17976931348623159077293051907890247336179769789423065727343008 11577326758055009631327084773224075360211201138798713933576587 89768814416622492847430639474124377767893424865485276302219601 24609411945308295208500576883815068234246288147391311054082723 7163350510684586298239947245938479716304835356329624224137216

before you run out of stack space._

Here is a benchmarked python implementation. The relevant algorithm part is highlighted.

#!/usr/bin/env python
import math
import time
import sys

def power(b, e):
    """logarithmic divide/conquer algorithm"""
    if e == 0: return 1
    x = power(b, math.floor(e/2))
    if e % 2 == 0: return pow(x, 2)
    else: return b * pow(x, 2)

def naive_power(b, e):
    """linear power algorithm"""
    x = b;
    for i in range(1, e):
        x *= b
    return x

def perform(name, base, exp, pfunc):
    print("%s: %d^%d: %d" % (name, base, exp, pfunc(base, exp)))

if __name__ == '__main__':
    if len(sys.argv) != 3:
        sys.exit("You must provide a base and an exponent.  (Usage: exp.py base exp)")
    base = int(sys.argv[1])
    exp = int(sys.argv[2])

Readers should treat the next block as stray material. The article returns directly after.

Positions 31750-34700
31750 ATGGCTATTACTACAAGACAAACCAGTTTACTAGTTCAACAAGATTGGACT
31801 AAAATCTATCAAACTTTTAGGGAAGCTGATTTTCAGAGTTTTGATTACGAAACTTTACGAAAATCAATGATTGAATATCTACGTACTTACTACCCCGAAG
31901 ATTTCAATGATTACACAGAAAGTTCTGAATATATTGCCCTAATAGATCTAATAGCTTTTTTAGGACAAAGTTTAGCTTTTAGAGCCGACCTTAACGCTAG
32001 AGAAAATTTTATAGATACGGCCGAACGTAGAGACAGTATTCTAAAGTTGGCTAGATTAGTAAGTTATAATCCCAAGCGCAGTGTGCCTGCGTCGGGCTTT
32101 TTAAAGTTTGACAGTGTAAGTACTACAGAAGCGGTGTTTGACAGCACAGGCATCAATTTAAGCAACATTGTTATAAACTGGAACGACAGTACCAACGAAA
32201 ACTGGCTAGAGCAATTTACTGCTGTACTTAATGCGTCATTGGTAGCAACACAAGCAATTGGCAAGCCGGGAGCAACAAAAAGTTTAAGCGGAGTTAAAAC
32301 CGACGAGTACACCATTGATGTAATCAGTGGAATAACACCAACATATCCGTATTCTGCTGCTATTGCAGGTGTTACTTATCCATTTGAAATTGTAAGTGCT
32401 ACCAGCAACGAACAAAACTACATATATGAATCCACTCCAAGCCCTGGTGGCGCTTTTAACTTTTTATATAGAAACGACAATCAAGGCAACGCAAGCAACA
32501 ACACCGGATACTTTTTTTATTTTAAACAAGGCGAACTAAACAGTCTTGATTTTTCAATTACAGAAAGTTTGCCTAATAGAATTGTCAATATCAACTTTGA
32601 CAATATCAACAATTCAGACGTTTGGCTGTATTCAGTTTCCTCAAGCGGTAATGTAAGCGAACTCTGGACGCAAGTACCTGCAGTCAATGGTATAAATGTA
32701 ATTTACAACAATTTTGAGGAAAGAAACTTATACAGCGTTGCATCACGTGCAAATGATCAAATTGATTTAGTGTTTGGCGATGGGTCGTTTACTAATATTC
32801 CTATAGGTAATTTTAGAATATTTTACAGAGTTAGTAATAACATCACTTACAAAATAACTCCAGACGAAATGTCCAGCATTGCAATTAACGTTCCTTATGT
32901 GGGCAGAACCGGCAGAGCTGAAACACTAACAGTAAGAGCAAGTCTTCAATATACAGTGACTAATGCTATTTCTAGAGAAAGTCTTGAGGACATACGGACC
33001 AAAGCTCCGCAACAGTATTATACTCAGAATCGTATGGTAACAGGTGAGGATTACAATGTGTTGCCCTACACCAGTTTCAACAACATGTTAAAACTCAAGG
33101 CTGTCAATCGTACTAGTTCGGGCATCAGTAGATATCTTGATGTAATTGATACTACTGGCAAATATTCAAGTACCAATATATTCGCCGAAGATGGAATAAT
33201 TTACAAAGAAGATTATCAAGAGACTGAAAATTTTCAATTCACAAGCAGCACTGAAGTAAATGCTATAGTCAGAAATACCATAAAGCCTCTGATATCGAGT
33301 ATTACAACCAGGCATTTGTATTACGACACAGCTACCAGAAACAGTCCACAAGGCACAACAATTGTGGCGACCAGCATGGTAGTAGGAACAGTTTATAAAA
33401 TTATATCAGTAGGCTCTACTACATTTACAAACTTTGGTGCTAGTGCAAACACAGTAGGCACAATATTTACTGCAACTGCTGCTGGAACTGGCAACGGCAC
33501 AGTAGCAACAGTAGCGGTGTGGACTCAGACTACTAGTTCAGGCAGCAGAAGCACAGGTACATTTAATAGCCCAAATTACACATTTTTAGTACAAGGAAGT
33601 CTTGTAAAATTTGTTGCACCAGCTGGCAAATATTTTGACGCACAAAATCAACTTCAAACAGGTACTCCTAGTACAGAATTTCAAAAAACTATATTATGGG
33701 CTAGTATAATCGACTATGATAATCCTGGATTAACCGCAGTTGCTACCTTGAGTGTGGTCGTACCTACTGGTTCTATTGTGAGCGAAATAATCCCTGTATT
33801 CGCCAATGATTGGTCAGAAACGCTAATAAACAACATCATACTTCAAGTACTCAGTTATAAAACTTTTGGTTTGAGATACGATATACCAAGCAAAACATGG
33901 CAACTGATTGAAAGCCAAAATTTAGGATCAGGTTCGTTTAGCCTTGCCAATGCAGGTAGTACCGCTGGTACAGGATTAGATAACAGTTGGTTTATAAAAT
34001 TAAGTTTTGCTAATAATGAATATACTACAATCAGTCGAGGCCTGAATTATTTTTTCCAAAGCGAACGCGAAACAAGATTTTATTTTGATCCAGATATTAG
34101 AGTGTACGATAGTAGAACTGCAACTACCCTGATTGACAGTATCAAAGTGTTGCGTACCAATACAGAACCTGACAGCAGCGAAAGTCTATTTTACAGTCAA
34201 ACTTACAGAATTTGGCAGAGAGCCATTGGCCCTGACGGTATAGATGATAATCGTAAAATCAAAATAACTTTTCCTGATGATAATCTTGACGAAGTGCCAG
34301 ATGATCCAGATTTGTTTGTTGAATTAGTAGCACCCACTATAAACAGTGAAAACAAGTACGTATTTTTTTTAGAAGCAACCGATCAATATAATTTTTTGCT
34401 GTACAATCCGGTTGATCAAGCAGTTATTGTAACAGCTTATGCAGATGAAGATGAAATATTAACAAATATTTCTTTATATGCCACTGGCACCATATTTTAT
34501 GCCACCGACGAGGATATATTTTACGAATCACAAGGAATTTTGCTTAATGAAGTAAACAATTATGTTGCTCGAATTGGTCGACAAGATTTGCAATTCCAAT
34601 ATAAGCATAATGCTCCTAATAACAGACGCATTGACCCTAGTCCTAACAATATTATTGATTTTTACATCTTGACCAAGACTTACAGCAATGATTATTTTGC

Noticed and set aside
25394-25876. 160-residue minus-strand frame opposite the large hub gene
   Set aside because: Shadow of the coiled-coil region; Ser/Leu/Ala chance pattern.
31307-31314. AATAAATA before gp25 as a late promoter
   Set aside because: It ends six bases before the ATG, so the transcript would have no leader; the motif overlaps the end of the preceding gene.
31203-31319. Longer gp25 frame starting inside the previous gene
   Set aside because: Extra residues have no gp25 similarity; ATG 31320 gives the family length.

for func in (power, naive_power, pow):
        print("Benchmarking %s..." % func.__name__)
        bench = []
        for i in range(0,5):
            start = time.time()
            ans = func(base, exp)
            end = time.time()
            bench.append(end-start)
        print("\tCalculated in: %s" % min(bench))
]]>

Running above to calculate 2200000

$ python exp.py 2 200000
Benchmarking power…
    Calculated in: 0.0042099952697753906
Benchmarking naive_power…
    Calculated in: 6.078423023223877
Benchmarking pow…
    Calculated in: 0.0041148662567138672

Hmmm, both pow() (python’s built in power) and power() (logarithmic complexity) calculated the power in 4 millis (above is in seconds) and our naive_power() function calculates the same result in 6 seconds.